The story is told of an English statesman whose powers of concentration were so great that after a great debate in Parliament, they hurried from the House bareheaded, passed his coach at the door, and walked all the way home in a pouring rain. In the highest form of public speaking men become so absorbed in their subject that they lose for the time being all consideration and thought of everything else. This power is really indispensable to the highest form of extempore address. The great pulpit orators of the world possessed this faculty in preeminent degree. Whitefield, Mirabeau, Wilberforce, Parker, Spurgeon, Beecher, Phillips Brooks, all were men of tremendous earnestness and concentration. John Bright was so completely absorbed in the subject of a forthcoming speech that they brooded over it day and night, talked it over with his friends, and when no one else was available discussed it with his gardener.

But along with a person’s concentration there must be actual performance. Dr. Nicholas Murray Butler says that "Indefinite absorption without production is fatal both to character and to the highest intellectual power. Do something and be able to do it well; express what you know in some helpful and substantial form; produce, and do not everlastingly feel only and revel in feelings--these are counsels which make for a real education and against that sham form of it which is easily recognized as well-informed incapacity."

The power of concentration is to be developed so as to enable a person to do better work, to produce the best of which they is capable. It does not mean brooding and meditating, with no thought of action and production. It is to encourage work, not restrain it.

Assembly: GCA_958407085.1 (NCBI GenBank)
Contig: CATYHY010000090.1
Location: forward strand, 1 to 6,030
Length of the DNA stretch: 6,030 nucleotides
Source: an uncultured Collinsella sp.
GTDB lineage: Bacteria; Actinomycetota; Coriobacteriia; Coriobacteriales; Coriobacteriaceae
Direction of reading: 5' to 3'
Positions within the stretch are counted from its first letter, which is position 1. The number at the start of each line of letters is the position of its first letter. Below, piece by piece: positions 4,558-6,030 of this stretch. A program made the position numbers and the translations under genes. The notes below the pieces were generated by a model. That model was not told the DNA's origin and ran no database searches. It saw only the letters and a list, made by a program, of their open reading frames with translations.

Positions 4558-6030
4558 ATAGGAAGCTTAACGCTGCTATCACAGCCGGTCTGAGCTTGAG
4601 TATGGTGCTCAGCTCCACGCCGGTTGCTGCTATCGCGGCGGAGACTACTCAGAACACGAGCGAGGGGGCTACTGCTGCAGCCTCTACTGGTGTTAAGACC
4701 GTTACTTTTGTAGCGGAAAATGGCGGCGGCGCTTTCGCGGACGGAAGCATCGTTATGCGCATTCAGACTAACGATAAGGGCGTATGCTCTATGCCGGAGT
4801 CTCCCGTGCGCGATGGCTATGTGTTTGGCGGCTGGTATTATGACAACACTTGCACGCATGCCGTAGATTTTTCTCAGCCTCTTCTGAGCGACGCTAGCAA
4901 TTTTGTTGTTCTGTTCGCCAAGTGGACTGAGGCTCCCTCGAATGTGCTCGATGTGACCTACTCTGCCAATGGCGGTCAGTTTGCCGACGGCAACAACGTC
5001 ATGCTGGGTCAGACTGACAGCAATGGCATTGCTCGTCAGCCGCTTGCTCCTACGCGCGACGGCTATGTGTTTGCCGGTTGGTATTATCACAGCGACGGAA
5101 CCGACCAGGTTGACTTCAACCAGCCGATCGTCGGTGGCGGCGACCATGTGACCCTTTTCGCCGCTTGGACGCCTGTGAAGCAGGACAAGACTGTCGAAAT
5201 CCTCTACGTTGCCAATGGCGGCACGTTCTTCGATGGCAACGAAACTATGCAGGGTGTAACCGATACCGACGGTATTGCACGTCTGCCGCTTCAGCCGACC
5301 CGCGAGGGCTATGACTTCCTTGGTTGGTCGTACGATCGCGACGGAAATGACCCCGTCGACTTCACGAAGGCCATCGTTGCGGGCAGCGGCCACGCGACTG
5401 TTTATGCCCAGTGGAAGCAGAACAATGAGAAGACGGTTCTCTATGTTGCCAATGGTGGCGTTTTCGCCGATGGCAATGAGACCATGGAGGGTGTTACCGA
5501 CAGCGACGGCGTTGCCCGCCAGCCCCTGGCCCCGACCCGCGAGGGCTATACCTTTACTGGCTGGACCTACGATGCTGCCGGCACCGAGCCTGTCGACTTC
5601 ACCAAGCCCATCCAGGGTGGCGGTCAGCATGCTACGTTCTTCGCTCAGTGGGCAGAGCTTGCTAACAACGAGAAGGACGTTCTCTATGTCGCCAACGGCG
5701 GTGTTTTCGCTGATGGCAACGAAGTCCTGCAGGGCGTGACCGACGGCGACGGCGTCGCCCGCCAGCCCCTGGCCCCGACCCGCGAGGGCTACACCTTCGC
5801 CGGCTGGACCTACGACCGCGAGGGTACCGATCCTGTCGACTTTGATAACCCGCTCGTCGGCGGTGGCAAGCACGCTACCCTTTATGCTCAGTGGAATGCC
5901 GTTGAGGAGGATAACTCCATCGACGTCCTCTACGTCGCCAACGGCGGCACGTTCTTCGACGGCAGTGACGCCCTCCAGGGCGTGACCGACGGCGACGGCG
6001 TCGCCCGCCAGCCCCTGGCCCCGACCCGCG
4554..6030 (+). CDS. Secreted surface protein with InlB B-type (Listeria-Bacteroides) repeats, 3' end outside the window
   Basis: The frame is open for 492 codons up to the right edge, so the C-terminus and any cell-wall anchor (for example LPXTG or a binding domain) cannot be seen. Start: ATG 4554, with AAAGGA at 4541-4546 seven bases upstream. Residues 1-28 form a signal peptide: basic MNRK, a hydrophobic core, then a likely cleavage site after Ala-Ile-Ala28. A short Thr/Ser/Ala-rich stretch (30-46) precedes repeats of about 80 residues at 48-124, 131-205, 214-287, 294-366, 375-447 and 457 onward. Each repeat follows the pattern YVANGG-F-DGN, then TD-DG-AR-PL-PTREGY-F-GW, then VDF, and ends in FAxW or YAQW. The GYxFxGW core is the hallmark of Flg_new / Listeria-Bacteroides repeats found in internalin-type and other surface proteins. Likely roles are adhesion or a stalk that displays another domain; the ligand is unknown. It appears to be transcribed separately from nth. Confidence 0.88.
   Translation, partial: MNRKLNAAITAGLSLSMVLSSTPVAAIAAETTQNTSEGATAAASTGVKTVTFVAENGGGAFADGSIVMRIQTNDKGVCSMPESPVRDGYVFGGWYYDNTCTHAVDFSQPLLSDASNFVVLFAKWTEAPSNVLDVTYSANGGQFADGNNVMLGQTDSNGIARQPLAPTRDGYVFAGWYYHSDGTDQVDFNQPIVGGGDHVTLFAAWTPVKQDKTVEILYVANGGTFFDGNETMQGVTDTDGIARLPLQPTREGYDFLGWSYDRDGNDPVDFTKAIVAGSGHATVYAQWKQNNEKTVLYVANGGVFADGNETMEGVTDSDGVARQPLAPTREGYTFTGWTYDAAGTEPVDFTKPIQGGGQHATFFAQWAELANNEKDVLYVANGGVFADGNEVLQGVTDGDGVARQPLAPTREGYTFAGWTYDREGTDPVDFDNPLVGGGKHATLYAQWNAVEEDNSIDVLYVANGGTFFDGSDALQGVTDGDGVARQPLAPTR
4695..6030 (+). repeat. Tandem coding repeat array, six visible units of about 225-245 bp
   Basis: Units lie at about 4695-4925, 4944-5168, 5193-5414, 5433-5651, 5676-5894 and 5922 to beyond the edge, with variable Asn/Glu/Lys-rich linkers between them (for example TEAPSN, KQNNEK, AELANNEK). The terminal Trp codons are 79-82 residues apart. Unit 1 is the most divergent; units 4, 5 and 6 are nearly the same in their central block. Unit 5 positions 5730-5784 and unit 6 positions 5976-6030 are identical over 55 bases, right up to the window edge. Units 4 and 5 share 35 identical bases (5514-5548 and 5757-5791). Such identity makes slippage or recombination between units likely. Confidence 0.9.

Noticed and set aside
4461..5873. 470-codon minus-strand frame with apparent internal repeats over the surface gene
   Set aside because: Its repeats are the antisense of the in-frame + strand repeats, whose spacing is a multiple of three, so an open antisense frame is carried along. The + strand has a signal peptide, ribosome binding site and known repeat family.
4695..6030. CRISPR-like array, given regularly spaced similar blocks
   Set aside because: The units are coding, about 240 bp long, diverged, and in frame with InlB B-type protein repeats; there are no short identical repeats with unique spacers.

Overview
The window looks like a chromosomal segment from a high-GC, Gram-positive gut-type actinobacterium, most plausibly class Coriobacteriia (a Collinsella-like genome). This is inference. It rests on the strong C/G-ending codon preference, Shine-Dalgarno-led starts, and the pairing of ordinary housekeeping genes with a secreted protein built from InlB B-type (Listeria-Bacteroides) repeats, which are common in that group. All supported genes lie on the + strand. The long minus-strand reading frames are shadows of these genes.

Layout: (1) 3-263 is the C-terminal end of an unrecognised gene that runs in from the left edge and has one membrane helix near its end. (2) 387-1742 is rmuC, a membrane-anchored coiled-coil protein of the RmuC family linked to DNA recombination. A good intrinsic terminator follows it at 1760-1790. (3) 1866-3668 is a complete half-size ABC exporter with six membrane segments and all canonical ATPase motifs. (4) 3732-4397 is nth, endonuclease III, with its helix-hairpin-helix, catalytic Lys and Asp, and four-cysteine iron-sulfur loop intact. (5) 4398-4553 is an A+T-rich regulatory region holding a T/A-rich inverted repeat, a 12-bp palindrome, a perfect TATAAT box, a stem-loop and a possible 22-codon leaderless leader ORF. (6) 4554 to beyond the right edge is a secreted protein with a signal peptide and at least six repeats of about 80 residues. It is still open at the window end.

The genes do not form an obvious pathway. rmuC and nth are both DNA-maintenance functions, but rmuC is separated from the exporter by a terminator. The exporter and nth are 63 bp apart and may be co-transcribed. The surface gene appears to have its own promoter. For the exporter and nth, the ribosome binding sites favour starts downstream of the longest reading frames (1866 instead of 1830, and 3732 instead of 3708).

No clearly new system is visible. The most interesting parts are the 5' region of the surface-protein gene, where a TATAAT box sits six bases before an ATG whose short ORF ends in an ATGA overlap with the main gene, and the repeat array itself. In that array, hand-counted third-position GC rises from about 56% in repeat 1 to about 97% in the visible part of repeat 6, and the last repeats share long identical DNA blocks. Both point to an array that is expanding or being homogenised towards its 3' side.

It’s a mistake to think that concentration means a straining of the mind. On the contrary, it is power in repose. It’s not a nervous habit of doing your work under pressure, but the ease of self-control. Every person should have one great ideal in life toward which they direct their best powers.

By constantly keeping that aim before you, by bending your energies to it, you can hope eventually to attain to your highest goals. When a successful financier was asked the secret of his great success, he said that as a young man they made a strong mental picture of what some day he would become. Day and night he concentrated his powers upon that one goal. There was no feverish haste, no nervous overreaching, and no squandering of mental and physical power, but a strong, reposeful, neverwavering determination to make that picture of his youth a living reality. Such is the power of concentration; such is the secret of success.

Developing Self-confidence

The development of self-confidence begins properly with intelligent self-examination. The mind must be closely scrutinized, undesirable tendencies checked; faults eradicated, and correct habits of thought and conduct firmly established.

To achieve the best results this personal overhauling, or house cleaning, should be thorough and fearless.

Fearful thought is a disease, to be diagnosed as carefully as any other illness. It comes largely from perverted mental habits. The mind is permitted habitually to dwell upon thoughts of doubt, failure, and inefficiency. So great does this power become, when permitted to rule unchecked, that it affects to greater or less degree almost every act of one's life.

The extremes to which a fearful person will sometimes go are as amusing as they are absurd. People fear poverty, darkness, ridicule, microbes, insomnia, dogs, lightning, burglars, cold, solitude, marriage, Friday, lawyers, death, thirteen, accident, and ghosts. The catalog of dreaded possibilities might include black cats, mice, ill luck, criticism, travel, disease, evil eyes, dreams, and old age.